The trans-ancestral genomic architecture of glycemic traits

LifeLines Cohort Study, , Ji Chen, Cassandra N. Spracklen, Gaëlle Marenne, Arushi Varshney, Laura J. Corbin, Jian'an Luan, Sara M. Willems, Ying Wu, Xiaoshuai Zhang, Momoko Horikoshi, Thibaud S. Boutin, Reedik Mägi, Johannes Waage, Ruifang Li-Gao, Kei Hang Katie Chan, Jie Yao, Mila D. Anasanti, Audrey Y. ChuAnnique Claringbould, Jani Heikkinen, Jaeyoung Hong, Jouke Jan Hottenga, Shaofeng Huo, Marika A. Kaakinen, Tin Louie, Winfried März, Hortensia Moreno-Macias, Anne Ndungu, Sarah C. Nelson, Ilja M. Nolte, Kari E. North, Chelsea K. Raulerson, Debashree Ray, Rebecca Rohde, Denis Rybin, Claudia Schurmann, Xueling Sim, Lorraine Southam, Isobel D. Stewart, Carol A. Wang, Yujie Wang, Peitao Wu, Weihua Zhang, Tarunveer S. Ahluwalia, Emil V. R. Appel, Lawrence F. Bielak, Jennifer A. Brody, Noël P. Burtt, Colin N. A. Palmer, Blair H. Smith, Inês Barroso

Research output: Contribution to journalArticlepeer-review

Abstract

Glycemic traits are used to diagnose and monitor type 2 diabetes and cardiometabolic health. To date, most genetic studies of glycemic traits have focused on individuals of European ancestry. Here we aggregated genome-wide association studies comprising up to 281,416 individuals without diabetes (30% non-European ancestry) for whom fasting glucose, 2-h glucose after an oral glucose challenge, glycated hemoglobin and fasting insulin data were available. Trans-ancestry and single-ancestry meta-analyses identified 242 loci (99 novel; P < 5 × 10-8), 80% of which had no significant evidence of between-ancestry heterogeneity. Analyses restricted to individuals of European ancestry with equivalent sample size would have led to 24 fewer new loci. Compared with single-ancestry analyses, equivalent-sized trans-ancestry fine-mapping reduced the number of estimated variants in 99% credible sets by a median of 37.5%. Genomic-feature, gene-expression and gene-set analyses revealed distinct biological signatures for each trait, highlighting different underlying biological pathways. Our results increase our understanding of diabetes pathophysiology by using trans-ancestry studies for improved power and resolution.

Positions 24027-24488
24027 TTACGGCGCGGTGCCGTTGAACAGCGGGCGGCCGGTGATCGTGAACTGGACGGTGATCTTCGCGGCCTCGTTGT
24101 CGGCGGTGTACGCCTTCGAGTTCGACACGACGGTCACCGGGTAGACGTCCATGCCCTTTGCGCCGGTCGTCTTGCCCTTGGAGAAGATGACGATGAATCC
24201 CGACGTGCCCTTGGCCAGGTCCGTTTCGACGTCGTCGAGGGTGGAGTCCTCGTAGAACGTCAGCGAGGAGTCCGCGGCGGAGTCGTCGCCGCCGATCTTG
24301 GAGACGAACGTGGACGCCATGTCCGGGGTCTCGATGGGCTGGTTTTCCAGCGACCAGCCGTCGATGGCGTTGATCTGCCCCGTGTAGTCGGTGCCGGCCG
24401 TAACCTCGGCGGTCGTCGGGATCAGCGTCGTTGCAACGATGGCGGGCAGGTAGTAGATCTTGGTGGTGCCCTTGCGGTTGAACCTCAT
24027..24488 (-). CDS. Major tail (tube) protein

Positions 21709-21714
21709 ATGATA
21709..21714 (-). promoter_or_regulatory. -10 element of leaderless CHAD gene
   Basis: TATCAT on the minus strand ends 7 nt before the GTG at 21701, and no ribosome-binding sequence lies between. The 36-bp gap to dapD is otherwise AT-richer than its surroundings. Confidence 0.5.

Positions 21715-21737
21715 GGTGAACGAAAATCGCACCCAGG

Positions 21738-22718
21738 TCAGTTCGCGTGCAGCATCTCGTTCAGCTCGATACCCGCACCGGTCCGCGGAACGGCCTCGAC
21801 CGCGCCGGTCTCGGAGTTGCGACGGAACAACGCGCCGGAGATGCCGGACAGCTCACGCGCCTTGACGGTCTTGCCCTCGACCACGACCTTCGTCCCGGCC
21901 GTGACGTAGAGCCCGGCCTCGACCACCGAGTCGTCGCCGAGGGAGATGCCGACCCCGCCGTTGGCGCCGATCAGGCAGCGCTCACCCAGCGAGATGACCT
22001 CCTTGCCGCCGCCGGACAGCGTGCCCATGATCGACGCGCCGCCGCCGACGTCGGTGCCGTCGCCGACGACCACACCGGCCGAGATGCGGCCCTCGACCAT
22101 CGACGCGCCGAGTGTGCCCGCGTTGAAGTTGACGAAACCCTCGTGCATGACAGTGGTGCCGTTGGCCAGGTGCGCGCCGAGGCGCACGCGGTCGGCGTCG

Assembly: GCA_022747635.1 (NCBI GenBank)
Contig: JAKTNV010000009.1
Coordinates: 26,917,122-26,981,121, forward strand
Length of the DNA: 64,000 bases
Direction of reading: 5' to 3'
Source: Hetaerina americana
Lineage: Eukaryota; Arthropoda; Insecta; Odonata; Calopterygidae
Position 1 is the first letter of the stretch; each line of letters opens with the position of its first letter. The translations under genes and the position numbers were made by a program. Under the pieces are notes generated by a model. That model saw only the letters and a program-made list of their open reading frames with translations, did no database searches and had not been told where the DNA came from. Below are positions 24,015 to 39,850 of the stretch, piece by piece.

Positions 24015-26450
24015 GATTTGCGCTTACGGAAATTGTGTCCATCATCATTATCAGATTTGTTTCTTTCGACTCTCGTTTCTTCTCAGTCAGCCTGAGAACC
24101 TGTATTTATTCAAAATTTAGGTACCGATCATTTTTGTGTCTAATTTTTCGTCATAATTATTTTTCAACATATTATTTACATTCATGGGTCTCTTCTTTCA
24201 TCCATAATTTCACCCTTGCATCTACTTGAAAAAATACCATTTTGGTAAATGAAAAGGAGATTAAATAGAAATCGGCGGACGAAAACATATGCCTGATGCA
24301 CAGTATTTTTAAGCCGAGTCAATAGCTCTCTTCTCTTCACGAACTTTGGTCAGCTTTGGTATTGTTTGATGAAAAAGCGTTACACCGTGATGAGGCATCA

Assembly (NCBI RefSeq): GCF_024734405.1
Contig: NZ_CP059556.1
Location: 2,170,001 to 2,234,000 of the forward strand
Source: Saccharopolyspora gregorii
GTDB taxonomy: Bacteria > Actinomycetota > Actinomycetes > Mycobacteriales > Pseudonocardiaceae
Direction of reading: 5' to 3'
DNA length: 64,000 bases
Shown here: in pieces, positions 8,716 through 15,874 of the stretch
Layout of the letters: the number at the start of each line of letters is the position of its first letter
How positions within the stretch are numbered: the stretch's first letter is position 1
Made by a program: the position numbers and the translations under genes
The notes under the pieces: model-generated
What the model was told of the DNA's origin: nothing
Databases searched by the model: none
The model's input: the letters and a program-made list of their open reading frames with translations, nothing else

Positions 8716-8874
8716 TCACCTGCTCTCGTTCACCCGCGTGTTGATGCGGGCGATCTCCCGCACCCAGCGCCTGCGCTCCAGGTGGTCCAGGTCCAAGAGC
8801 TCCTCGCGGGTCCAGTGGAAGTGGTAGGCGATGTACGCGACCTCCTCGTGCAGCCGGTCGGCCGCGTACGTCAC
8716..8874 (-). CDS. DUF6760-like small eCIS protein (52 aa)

Original languageEnglish
Pages (from-to)840-860
Number of pages21
JournalNature Genetics
Volume53
Issue number6
Early online date31 May 2021
DOIs
Publication statusPublished - Jun 2021

Keywords

  • Genetics
  • Diseases

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